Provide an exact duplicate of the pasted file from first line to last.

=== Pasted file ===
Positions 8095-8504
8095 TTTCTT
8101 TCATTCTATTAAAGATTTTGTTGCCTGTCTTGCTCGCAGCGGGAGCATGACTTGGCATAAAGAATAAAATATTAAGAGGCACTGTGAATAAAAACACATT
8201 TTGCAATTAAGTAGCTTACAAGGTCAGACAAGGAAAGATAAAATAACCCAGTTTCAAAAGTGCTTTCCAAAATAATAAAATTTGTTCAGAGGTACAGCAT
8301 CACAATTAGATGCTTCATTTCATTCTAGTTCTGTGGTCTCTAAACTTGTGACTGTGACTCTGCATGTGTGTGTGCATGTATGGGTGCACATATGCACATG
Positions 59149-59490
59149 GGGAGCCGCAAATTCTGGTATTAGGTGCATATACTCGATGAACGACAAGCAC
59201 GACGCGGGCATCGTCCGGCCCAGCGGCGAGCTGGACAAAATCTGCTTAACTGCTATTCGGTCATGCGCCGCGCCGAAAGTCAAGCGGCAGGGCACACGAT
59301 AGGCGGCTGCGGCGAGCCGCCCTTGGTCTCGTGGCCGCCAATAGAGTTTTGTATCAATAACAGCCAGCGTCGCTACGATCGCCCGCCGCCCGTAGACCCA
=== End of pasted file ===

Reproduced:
Positions 8095-8504
8095 TTTCTT
8101 TCATTCTATTAAAGATTTTGTTGCCTGTCTTGCTCGCAGCGGGAGCATGACTTGGCATAAAGAATAAAATATTAAGAGGCACTGTGAATAAAAACACATT
8201 TTGCAATTAAGTAGCTTACAAGGTCAGACAAGGAAAGATAAAATAACCCAGTTTCAAAAGTGCTTTCCAAAATAATAAAATTTGTTCAGAGGTACAGCAT
8301 CACAATTAGATGCTTCATTTCATTCTAGTTCTGTGGTCTCTAAACTTGTGACTGTGACTCTGCATGTGTGTGTGCATGTATGGGTGCACATATGCACATG
Positions 59149-59490
59149 GGGAGCCGCAAATTCTGGTATTAGGTGCATATACTCGATGAACGACAAGCAC
59201 GACGCGGGCATCGTCCGGCCCAGCGGCGAGCTGGACAAAATCTGCTTAACTGCTATTCGGTCATGCGCCGCGCCGAAAGTCAAGCGGCAGGGCACACGAT
59301 AGGCGGCTGCGGCGAGCCGCCCTTGGTCTCGTGGCCGCCAATAGAGTTTTGTATCAATAACAGCCAGCGTCGCTACGATCGCCCGCCGCCCGTAGACCCA